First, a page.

Coastal vessel, USS Tucumcari, but fitted with 6 20mm guns during the living advertisement phase of its career. Can be a modification or something.
In 1970, USS Flagstaff and Tucumcari returned from their tour of duty in Vietnam. Afterwards, the two PGHs’ paths would diverge. Flagstaff became a test ship, while Tucumcari was deployed to Europe. Its rear mortar was replaced with an Emerson Electric twin turret, which could be remote controlled, and the twin 12.7mm MGs replaced with twin 20mm autocannons. It was used as a demonstrator for the NATO PHM program, visiting many ports and conducting exercises. As a demonstrator it was relatively successful, with Italy’s Sparviero-class hydrofoils being based on Tucumcari’s design. The twin turret was removed halfway through 1971, and it returned to the US at the end of that year, but continued to be used as demonstrator, mainly for the US Coast Guard. Unfortunately in late 1972, while doing nighttime training, Tucumcari ran aground on a coral reef near Puerto Rico, and was damaged so severely it was written off. The salvaged hull was sent to the Naval Ship Research and Development Center to be used in structural and firing tests. Ultimately Tucumcari’s design elements would prove more appealing to the Navy than Flagstaff, and its builder Boeing would be awarded the contract for the Pegasus-class Hydrofoils.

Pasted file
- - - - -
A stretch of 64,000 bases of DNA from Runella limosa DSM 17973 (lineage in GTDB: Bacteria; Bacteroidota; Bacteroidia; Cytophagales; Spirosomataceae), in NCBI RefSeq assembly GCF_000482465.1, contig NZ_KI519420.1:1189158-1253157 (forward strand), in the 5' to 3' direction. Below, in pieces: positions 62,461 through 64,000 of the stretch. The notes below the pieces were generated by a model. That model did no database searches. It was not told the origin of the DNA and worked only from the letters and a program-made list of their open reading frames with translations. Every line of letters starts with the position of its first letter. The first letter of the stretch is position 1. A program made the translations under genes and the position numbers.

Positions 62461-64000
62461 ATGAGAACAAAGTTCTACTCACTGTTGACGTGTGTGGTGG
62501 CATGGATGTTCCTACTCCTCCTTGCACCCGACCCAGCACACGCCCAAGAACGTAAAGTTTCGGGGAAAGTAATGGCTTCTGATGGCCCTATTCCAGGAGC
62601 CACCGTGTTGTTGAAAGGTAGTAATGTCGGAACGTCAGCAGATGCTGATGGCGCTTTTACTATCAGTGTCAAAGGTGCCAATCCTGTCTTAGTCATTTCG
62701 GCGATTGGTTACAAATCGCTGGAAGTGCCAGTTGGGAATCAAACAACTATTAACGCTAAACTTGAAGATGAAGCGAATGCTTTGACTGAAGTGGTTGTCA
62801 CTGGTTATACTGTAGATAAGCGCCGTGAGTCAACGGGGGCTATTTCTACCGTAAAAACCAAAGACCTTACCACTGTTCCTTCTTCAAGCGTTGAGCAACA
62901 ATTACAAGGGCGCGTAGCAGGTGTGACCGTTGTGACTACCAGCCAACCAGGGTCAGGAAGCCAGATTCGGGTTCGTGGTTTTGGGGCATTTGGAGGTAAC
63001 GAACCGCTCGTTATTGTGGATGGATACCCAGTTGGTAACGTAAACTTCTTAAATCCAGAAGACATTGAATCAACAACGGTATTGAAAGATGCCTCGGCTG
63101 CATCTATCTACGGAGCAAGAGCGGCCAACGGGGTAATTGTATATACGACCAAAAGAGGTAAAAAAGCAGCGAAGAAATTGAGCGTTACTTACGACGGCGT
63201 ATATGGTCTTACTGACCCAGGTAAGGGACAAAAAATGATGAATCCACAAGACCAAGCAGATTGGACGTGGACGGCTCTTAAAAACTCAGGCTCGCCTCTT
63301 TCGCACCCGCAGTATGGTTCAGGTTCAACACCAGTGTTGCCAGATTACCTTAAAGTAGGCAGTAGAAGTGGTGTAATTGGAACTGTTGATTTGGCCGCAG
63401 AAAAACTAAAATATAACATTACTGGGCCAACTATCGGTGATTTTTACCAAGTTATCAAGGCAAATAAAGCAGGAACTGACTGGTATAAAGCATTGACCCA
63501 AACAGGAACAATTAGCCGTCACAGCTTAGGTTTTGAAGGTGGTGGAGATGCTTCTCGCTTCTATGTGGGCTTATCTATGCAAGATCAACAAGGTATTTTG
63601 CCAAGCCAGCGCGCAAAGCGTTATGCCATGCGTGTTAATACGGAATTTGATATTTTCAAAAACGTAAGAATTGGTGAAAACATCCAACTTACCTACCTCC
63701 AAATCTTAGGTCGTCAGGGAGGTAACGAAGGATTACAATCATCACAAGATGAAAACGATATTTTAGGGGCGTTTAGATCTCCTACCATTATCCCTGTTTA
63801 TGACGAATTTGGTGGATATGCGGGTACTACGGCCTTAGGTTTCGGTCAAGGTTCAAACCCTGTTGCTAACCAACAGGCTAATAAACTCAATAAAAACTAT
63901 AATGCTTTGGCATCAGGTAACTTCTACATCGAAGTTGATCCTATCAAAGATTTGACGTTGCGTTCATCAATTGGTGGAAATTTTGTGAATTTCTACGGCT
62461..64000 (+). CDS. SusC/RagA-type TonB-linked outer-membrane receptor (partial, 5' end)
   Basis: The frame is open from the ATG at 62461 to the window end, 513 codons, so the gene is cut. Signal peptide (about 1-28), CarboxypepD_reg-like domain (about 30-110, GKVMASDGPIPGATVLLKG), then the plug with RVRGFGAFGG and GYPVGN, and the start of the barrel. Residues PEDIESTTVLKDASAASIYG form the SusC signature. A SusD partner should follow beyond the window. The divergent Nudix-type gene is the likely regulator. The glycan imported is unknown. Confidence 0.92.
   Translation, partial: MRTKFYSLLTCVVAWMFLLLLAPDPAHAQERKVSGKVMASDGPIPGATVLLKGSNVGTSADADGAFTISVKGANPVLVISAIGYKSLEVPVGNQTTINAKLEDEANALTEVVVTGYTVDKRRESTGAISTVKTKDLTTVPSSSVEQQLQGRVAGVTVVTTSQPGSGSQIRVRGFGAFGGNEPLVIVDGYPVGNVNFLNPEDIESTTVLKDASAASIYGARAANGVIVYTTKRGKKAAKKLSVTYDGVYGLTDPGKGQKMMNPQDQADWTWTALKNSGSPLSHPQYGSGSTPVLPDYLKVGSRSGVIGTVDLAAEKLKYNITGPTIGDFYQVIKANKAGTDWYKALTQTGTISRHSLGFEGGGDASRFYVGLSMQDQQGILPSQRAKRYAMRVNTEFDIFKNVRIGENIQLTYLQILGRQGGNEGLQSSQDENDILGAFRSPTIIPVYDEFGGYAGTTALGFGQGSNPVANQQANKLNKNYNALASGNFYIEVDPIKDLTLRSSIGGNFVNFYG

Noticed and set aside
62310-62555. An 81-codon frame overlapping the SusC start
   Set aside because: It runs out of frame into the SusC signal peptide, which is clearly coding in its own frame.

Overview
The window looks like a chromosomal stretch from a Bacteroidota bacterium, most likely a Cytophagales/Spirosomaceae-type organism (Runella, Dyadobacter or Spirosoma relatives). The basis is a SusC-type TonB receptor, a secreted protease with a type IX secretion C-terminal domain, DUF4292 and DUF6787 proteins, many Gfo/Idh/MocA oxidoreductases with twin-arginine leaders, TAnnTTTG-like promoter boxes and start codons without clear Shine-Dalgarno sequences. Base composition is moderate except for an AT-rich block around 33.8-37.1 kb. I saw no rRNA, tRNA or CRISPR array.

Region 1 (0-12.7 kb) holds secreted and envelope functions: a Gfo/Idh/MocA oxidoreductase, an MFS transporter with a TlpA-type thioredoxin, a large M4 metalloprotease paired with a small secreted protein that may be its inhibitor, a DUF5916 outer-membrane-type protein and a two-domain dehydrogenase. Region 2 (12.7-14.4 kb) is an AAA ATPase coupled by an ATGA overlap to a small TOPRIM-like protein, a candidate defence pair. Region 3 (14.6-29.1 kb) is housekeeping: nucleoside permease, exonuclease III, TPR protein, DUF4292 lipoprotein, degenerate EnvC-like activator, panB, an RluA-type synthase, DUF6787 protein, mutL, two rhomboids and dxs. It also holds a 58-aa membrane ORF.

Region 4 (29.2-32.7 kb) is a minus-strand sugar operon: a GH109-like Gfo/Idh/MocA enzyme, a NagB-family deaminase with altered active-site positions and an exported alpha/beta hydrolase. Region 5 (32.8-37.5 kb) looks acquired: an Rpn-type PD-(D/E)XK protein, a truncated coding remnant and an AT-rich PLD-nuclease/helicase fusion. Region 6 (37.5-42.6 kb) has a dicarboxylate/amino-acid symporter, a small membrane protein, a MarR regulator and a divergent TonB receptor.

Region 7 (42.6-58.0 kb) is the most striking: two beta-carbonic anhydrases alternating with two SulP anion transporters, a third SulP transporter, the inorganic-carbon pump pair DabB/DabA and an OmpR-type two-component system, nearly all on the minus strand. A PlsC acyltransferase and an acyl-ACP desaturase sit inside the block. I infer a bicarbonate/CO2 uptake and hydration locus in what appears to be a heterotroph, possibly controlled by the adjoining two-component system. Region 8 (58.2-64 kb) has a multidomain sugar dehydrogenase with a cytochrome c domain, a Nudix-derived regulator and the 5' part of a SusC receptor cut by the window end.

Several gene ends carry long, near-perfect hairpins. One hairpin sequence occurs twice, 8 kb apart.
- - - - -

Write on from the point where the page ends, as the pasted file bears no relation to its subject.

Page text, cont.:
The Emerson Electric EX-73 mount was originally developed for the ATC Mk.2, but was tested aboard Tucumcari. It could be fitted with 20mm autocannons, .50cal MGs, or 30mm grenade launchers, and could be remote controlled. In the 20mm configuration, each gun was fed from a 250 round magazine.
1x1 40mm Bofors L/60 Mk.3
1x2 20mm Mk.16 in Emerlec EX-73 mount (+65° and -15° elevation, 30° elevation speed and 60° rotation speed, 250 round magazines)
2x2 20mm Mk.16
58 tons full
Draft: 1.3m (foils up) or 4.2m (foils down)
Propulsion: 1 Bristol Proteus gas turbine + 1 GM 6V-53 diesel engine, 3100 + 150 hp, driving 2 waterjets + 1 shaft
Speed: 50 knots (92.6 km/h)
Friedman, N. (1987). Motor Gunboats and PTFs. In U.S. Small Combatants: Including PT-Boats, Subchasers, and the Brown-Water Navy: An Illustrated Design History (pp. 257-263). Naval Institute Press.
Sayers, K. (2021). Patrol Gunboat-Hydrofoils. In U.S. Navy Patrol Vessels (pp. 235-240). McFarland.